Ask Dr. Christina: How Do I Keep My Mom From Dying From Broken Heart Syndrome After My Dad’s Death?

Dear Dr. Christina,

After reading your article on the Broken Heart Syndrome, I am very concerned about my mother who suddenly lost her husband of 50 years from cancer this past month. I am beginning to see my mom’s health starting to fail and she seems to be losing her desire for living, just like you described.  I am so frightened to think that she will give up on her life and that she will begin to stop doing all the things she once did so actively with my dad.

I am her caretaker and I only live 5 blocks away from her. My own grief gets in the way of my thinking of things to help her know how much she is wanted and needed by me and my kids. I appreciate any help and ideas you can offer before it is too late.


Dear Glee,

I can totally understand your concerns. I personally know how the loss of a loved one and the grief you are all feeling are some of the hardest experiences for everyone involved.

There are four losses in life that can pull at our heart strings:

1)   Loss of a spouse or significant other

2)   Loss of a child

3)   Loss of a parent or grandparent

4)   Loss of a pet

It is important for you to reach out to your mom and let her know that you totally understand her loss of her partner, soul mate and best friend.

It is imperative for her to find her purpose in life after the loss and identify what makes her passionate so she can continue with her own life journey.

See if you can find out what she feels is valuable in life. Ask if there is anything she could do that would carry on the love of her husband’s legacy. Let her speak and listen to her. Let her talk. Be with her and let her cry if the tears come. You being with her and prompting her about this may help her to understand that she is valuable.

Find out all the little things that may seem insignificant but that would help motivate her. Perhaps this would include you having a family meeting and getting her grandkids, friends and family together who are concerned for your mom’s welfare and having a sort of brainstorming session or bigger conversation with everyone offering their perspectives and ideas for your mom to consider. This may take some time and effort for you to formulate a plan of action to see what will perk your mom’s interest.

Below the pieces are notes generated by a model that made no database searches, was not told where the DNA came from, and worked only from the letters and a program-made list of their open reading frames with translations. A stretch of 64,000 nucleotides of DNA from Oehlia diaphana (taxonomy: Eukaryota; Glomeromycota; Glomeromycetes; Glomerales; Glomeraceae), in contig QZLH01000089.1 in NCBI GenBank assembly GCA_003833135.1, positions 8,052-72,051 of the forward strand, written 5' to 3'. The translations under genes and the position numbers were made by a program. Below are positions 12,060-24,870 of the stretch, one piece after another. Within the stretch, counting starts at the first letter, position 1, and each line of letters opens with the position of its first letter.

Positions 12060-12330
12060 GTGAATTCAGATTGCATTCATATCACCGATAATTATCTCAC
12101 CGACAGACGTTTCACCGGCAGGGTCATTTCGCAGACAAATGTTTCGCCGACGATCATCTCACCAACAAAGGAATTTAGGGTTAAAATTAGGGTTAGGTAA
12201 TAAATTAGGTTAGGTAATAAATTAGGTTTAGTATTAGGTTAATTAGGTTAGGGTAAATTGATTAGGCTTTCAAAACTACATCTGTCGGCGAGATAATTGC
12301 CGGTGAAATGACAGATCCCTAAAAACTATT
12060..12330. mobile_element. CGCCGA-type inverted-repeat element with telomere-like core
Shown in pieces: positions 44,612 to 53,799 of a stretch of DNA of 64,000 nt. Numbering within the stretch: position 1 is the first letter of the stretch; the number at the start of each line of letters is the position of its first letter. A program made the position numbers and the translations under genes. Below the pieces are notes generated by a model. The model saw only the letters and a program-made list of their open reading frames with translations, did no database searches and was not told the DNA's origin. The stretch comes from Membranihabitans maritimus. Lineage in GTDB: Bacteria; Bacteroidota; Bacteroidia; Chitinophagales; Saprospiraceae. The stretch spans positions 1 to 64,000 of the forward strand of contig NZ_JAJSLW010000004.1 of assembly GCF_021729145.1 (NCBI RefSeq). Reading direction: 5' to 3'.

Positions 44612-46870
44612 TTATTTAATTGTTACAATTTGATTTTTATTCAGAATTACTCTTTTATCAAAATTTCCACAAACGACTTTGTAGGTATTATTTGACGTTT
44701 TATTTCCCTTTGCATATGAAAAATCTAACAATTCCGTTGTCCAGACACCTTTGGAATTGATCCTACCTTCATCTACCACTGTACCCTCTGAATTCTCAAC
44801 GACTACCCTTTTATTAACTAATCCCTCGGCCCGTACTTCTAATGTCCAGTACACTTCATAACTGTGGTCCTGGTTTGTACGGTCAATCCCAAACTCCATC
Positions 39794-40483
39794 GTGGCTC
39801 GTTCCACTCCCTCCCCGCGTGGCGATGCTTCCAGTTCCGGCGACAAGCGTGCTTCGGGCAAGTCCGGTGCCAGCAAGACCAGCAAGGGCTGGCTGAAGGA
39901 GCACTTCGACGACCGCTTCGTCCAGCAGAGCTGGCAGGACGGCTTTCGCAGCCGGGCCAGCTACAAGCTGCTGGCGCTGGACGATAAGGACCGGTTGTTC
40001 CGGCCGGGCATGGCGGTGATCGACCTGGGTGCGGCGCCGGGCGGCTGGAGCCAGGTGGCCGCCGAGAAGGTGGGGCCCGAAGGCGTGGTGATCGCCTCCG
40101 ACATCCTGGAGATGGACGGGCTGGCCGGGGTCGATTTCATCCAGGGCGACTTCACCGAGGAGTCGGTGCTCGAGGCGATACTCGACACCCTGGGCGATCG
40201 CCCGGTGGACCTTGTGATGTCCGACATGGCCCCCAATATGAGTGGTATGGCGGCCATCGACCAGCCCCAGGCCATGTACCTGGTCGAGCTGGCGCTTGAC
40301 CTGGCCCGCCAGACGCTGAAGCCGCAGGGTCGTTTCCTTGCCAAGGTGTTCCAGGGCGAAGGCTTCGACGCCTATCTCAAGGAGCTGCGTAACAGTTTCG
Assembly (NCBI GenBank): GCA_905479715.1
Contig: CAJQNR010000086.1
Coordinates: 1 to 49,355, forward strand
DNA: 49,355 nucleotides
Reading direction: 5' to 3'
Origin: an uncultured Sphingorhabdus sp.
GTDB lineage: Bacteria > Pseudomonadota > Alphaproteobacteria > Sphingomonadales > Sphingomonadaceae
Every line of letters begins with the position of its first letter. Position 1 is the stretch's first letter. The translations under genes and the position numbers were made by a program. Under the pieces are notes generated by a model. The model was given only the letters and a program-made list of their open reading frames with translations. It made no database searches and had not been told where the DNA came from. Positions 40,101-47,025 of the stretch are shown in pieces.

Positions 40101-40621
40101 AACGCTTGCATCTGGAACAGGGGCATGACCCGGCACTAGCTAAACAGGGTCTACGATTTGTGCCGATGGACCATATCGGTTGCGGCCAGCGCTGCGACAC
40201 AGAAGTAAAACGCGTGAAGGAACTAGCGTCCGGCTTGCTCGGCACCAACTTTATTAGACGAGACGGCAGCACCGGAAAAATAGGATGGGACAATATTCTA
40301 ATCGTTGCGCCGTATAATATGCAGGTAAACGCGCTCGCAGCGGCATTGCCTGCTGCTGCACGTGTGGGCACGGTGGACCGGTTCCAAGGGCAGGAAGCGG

20 Questions to think about and ask your mom:

1)   What brings her Joy?

2)   What are her hobbies?

3)   Does she like to go out walking in nature?

4)   Does she like to go shopping?

5)   What different foods/restaurants does she like?

6)   Does she have a religious affiliation or church or synagogue that she attends?

7)   Is she interested in social media where she can learn to meet new friends?

8)   Are there any social groups like ladies clubs or senior groups that may capture her interest?

9)   Does she enjoy children? Would she be interested in volunteering her time at the hospital to help care for newborns?

10) Does she like volunteering at day care centers, nursing homes or schools? Would helping and sharing her knowledge with children help her to feel useful?

11) Does she enjoy going to your kids’ games and school events?